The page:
Black is the new white in Hollywood
New-age Hollywood is learning to experiment with power equations of the African-American race
Can black be the new shade of white? Or, to stretch the idea, can coloured people lording over whites ever become a norm in the developed West — indeed, anywhere in the world?
The notion crosses your mind watching a couple of recent Hollywood films. Peter Farrelly’s Oscar-hopeful Green Book is a gentle comedy that narrates the bizarrely true-to-life account of a Black jazz pianist who employed a white man as chauffer-bodyguard. Bizarre, because the backdrop is racist southern United States of the sixties.
A few months before Green Book, Netflix released Set It Up, a film that would seem your average Hollywood rom-com but for a quirk of characterisation. Glen Powell plays a white office assistant at the beck and call of his mercurial young African-American boss, essayed by Taye Diggs.
It has taken Hollywood decades to put those role reversals on screen. Even today in real life, not many celebrities of colour anywhere in the world have white chauffeurs driving them or white assistants rushing to fix a meal to mollify their Black boss’s whimsical hunger pangs at the dead of the night. Green Book and Set It Up tread rare terrain.
Many observers in the West have looked at these films — particularly Green Book — as token feel-good gestures on the part of liberal white America, as far as denouncing racism goes. Even if that be the case, these efforts perhaps signal a start. The African-American auteur Spike Lee recently made an interesting observation speaking to The New York Times, about his first-ever Oscar nomination as director for BlacKkKlansman this year, after a phenomenal 36-year-old career.
"Any time there’s an award, you should think about who’s voting. And the membership of the Academy today is more diverse than it was. #OscarsSoWhite definitely prodded the Academy to open up its membership, and that’s why I think that you see films by people of colour are getting the recognition now that they didn’t get in the past," he reasoned, on why his film managed six nominations at the Oscars 2019 despite its anti-racism theme.
Lee’s comment, about coloured people coming of age as far as decision-making at the Oscars go, would seem in sync with an era when Hollywood is talking of inclusion riders and protesting against the whitewashing of non-Caucasian roles. Although it could be a while before other minorities (Indians, for instance) are incorporated, there seems to be an initiative in correcting how African Americans are depicted.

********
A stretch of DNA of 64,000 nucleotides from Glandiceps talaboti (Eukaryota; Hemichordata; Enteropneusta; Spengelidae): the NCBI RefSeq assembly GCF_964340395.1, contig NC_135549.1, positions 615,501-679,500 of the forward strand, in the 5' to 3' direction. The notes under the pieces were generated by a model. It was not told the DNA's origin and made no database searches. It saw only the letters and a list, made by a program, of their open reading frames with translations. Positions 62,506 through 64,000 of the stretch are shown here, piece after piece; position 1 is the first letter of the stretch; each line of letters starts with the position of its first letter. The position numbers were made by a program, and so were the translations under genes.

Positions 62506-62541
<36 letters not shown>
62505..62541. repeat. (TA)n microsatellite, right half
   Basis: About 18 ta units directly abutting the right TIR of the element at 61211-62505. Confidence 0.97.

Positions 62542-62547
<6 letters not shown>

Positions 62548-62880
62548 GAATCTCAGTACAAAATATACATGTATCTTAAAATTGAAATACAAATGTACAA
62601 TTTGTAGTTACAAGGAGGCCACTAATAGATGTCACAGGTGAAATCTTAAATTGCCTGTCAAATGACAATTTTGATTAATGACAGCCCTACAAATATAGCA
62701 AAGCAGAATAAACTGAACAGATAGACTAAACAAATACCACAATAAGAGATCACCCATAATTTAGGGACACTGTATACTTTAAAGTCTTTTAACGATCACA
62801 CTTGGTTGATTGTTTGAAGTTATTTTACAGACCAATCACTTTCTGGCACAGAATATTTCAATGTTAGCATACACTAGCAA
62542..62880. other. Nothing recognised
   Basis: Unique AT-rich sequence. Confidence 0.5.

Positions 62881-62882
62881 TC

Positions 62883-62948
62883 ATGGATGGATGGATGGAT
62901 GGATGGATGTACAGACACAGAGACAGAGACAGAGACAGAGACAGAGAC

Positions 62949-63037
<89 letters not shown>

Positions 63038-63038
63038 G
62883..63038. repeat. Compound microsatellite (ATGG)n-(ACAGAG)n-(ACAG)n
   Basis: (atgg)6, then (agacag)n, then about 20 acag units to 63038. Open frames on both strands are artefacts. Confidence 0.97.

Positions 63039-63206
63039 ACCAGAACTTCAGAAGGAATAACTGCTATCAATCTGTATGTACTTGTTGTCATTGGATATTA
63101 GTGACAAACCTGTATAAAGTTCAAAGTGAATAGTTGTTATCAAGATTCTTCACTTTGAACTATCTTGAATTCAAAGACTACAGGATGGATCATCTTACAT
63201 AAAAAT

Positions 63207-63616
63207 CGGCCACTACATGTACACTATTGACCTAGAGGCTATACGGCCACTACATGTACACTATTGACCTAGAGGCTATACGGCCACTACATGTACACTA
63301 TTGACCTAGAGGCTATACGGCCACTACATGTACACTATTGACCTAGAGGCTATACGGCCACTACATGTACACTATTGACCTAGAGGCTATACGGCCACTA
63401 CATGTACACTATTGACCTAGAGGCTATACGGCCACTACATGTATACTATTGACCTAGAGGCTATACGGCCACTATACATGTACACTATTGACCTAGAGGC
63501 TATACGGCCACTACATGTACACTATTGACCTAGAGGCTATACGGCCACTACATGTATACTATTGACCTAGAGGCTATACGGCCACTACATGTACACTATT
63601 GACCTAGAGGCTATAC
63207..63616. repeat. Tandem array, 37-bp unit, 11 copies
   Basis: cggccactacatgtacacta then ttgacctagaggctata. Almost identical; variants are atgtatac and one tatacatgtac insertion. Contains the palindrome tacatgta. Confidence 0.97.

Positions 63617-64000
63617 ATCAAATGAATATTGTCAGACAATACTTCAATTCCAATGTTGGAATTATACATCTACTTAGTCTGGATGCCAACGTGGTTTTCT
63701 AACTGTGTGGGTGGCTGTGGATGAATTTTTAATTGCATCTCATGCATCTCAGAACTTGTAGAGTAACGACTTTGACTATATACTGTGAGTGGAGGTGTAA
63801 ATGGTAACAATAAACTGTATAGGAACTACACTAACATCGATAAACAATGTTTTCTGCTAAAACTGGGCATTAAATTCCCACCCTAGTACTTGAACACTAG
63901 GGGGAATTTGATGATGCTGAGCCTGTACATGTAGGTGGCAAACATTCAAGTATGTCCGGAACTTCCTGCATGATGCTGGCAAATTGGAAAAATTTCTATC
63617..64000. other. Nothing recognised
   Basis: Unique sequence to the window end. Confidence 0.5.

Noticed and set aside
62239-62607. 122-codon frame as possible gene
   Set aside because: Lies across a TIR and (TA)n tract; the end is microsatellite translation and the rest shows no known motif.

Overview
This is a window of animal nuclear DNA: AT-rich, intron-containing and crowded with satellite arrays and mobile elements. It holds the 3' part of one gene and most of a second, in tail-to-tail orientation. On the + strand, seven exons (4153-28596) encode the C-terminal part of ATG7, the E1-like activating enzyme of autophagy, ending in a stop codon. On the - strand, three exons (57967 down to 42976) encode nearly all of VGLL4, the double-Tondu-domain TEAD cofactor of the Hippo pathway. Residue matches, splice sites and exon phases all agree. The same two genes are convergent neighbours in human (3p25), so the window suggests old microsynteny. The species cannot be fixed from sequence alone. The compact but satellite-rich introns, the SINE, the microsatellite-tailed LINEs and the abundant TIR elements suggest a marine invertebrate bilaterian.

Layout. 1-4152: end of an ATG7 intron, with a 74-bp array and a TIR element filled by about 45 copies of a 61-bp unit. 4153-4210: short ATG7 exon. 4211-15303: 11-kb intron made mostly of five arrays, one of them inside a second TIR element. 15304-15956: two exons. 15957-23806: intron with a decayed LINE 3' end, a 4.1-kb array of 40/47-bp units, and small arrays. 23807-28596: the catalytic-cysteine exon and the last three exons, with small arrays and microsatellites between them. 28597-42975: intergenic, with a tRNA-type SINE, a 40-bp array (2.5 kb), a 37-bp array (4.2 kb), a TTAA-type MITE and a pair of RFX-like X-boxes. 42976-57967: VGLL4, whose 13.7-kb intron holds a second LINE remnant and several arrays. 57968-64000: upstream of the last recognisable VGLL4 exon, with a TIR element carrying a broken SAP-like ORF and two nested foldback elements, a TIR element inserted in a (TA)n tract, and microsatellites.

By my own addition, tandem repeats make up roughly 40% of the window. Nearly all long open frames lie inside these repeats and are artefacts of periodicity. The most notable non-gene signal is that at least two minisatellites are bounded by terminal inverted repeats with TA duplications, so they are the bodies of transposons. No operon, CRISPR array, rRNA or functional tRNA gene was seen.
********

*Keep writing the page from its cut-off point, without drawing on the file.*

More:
There are other recent examples, of films that have given African-Americans the occasional upper hand in white man’s America. Creed II, along with its 2015 predecessor Creed, defines an important shift. The series marks Hollywood’s recognition of a significant truth — boxing owes its glory primarily to fighters of African-American origin.
For nearly four decades, powered by Sylvester Stallone’s Rocky films, boxing greatness on the Hollywood screen was all about white protagonists. Finally, in 2015, The Rocky spin-off Creed legitimised African-American dominance in the sport for the Hollywood screen. The Creed films correct a racial anomaly by narrating boxing movies from the perspective of a Black fighter (played by Michael B Jordan).
The most interesting representation of the change, though, has happened in the unlikely genre of superhero flicks. It was, perhaps, far tougher imagining the Black protagonist as a big-budget superhero than moulding him as a jazz pianist or boxer — which is what Chadwick Boseman’s Black Panther avatar successfully does. The film’s seven Oscar nominations, coming after a monstrous $1,347-billion global haul, reorganises a Hollywood axiom: Blockbuster stardom is no longer just about America’s white sweethearts.
Traditionally, coloured superheroes as Black Panther and Black Lightning would mostly find success on television. Down the years there have been attempts to turn many Black superheroes into box-office winners — notably Spawn, Blade, and Hancock, besides Storm in X-Men and Deadshot in Suicide Squad. None of these, however, captured global imagination the way Black Panther did.
An interesting aside crops up. The Black protagonist of interest can also be the brainchild of a white filmmaker. Random instances lately would include Green Book maker Peter Farrelly, besides Quentin Tarantino, who has created some of the most fascinating characters of colour in his wildly entertaining dramas (think Jamie Foxx in Django Unchained and Samuel L Jackson in Pulp Fiction or The Hateful Eight).
Tarantino or Farrelly trying to understand Hollywood’s renewed racial equation points at the notion that the industry is looking at African Americans with newfound seriousness. It also marks a move from the time when African-American themes were largely the domain of black filmmakers as Spike Lee, Sidney Poitier and John Singleton.
Few filmmakers have etched more absorbing shades of African-Americanism than Lee, evidenced by a filmography that includes Do The Right Thing, Malcolm X and Mo’ Better Blues. Lee is back in form with BlacKkKlansman, a biographical comic drama about an African-American cop of the seventies who infiltrated and exposed the local Ku Klux Klan unit of his hometown.
The fight off screen remains tougher for Hollywood’s Blacks. Green Book star Mahershala Ali recently revealed how the protagonist of his popular small screen series, True Detective, was originally envisioned white, and that he had to convince the makers to reimagine the hero as a Black man.
Like the cop hero of BlacKkKlansman, Ali in real life was also taking the fight for identity right into the white man’s domain.
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